“The network is down…”
There are a few phrases that bring angst to business owners like this one.
“The IRS is waiting in the lobby….”
“There is a 60 Minutes film crew wanting to see you…”
Both these phrases may be worse to hear when the owner first sits down at his/her desk with the first cup of coffee in the morning. But in the normal day to day normal business world, when the network is down, that’s probably the most heart stopping phrase for a small or medium size business owner. In my roles as modern network architect or as a Seattle IT consultant I have my own feelings about this phrase.
Statistically – 20% of any non-technical managers work week is spent putting out IT fires.
As network architects this is an embarrassing statistic. As IT leaders this is unacceptable. Whether the business is small, large or Enterprise affects the entire organization. If a manager’s salary is $100,000 / year in order to justify him/her as a manager the company needs to make $300,000 / year from the work performed by that manager. This pays for the manager’s salary, benefits, vacation time as well as the profitability the company will ultimately receive. If 20% of a managers time is spent putting out IT fires that means that 20% of the $300,000 in workplace productivity is lost to the organization. That means that while the manager loses 2 days per week in productivity. For the company it represents $60,000 in lost workplace productivity just for that manager. This is just one manager. If the organization has 10 managers this works out to $600,000 in lost productivity. This doesn’t count the lost productivity of the employees the manager is employing. It also doesn’t count the cost in hardware, licensing and extra man hours put in by the IT department to fix the problem.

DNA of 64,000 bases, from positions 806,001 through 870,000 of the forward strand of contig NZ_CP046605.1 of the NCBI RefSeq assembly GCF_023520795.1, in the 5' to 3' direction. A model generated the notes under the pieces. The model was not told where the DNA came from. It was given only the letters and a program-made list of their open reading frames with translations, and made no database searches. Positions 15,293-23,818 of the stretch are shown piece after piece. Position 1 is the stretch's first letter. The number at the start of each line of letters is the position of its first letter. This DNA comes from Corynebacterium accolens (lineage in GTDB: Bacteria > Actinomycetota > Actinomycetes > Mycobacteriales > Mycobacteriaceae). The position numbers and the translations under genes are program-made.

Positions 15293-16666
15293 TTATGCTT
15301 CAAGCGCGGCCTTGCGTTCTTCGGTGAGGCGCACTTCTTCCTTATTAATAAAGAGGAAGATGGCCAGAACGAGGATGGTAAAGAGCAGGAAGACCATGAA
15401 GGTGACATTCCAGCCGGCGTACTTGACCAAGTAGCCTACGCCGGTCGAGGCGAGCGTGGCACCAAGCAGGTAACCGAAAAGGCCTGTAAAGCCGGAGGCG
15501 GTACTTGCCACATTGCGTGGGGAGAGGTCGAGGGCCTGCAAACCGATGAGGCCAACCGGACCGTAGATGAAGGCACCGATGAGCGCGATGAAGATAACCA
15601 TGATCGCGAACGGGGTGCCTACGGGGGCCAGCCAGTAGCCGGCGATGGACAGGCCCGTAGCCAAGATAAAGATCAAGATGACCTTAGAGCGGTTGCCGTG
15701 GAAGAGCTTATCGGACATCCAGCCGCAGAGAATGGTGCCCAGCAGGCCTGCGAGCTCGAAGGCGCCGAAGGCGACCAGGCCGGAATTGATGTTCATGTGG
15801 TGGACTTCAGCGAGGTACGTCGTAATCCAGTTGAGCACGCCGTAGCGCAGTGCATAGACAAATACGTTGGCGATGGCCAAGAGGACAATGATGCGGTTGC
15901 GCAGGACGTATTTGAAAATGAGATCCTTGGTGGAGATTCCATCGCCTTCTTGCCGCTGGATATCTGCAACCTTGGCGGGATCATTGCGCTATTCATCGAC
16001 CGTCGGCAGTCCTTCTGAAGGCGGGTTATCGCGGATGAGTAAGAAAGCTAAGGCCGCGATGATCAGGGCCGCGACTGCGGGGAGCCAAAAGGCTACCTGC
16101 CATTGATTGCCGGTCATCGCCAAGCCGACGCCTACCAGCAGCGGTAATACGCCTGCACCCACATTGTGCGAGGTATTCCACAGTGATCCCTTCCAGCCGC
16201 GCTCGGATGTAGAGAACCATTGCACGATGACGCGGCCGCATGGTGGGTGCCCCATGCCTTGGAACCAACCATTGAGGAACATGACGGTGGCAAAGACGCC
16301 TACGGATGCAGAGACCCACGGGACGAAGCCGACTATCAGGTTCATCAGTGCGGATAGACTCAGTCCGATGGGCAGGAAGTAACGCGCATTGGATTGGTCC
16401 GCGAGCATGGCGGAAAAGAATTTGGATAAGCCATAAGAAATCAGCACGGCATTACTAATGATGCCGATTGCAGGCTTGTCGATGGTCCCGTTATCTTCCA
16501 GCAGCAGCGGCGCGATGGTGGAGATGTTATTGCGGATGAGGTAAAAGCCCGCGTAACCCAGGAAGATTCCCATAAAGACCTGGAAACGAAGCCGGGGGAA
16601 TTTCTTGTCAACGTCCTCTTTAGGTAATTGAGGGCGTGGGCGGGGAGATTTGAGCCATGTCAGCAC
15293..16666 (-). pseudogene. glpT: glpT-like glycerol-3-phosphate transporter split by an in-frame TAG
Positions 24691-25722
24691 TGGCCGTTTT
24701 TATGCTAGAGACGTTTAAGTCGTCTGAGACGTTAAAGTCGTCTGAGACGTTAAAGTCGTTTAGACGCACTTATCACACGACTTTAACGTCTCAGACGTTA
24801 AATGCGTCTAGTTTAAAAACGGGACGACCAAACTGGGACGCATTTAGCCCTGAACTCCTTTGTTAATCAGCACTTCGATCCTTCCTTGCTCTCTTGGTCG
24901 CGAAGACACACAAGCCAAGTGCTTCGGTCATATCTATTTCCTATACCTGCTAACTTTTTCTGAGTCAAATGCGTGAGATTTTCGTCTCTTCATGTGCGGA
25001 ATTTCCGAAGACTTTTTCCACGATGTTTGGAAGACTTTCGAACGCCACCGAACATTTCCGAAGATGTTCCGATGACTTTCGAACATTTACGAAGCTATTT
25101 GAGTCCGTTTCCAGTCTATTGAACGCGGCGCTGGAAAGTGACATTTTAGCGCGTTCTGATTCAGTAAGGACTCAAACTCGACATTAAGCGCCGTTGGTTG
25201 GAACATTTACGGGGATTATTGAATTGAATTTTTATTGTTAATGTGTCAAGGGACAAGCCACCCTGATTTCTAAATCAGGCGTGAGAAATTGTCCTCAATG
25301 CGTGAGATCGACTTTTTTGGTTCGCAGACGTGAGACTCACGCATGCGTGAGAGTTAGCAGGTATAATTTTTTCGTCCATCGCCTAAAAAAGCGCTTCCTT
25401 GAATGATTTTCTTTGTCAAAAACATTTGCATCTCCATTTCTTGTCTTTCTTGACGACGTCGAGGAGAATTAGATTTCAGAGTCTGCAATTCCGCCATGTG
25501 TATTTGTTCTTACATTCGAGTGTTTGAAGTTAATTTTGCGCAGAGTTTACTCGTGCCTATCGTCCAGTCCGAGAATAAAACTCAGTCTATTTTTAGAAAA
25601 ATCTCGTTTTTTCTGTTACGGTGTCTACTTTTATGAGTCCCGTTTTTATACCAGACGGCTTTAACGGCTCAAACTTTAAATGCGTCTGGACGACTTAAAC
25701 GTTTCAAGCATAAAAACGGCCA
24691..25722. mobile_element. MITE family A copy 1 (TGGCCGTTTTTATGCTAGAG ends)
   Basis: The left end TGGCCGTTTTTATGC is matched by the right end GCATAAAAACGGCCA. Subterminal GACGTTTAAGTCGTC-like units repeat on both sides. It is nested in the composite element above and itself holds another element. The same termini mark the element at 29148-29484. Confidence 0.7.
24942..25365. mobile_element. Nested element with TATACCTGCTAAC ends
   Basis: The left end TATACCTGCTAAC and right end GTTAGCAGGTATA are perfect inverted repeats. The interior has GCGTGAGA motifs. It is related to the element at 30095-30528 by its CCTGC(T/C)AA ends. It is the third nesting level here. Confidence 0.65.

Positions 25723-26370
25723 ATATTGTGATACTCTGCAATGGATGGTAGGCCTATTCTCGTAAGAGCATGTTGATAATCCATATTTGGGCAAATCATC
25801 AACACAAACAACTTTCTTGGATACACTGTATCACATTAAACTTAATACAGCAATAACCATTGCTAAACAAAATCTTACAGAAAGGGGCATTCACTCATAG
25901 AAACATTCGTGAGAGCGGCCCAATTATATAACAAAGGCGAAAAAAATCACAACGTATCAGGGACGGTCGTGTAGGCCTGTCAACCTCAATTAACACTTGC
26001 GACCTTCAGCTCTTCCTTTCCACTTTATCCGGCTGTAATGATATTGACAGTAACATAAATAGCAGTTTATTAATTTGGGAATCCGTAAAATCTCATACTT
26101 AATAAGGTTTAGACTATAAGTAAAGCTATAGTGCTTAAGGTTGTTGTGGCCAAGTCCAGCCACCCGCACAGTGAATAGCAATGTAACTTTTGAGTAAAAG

There is a rule of thumb that I call the 1, 10, 100 maxim…
It costs $1 to plan around a potential problem, $10 to fix the problem and $100 to rebuild the system so that the problem doesn’t happen again. As the network architects we can that any problem we ignore will cost 10 times more each time we create a work-a-round and $100 dollars to finally fix, compared to each $1 of planning we put into anticipating the problem.
There is always fall-out when the network fails. As an Seattle IT consultant, every time an owner hears the phrase, “The network is down…” he or she will be calling someone like me and blaming the problem on their present architect. If I’m the architect, I know that if my client is hearing the same phrase I know that I will be getting a queasy fear in the pit of my stomach imagining my client calling for someone else’s help.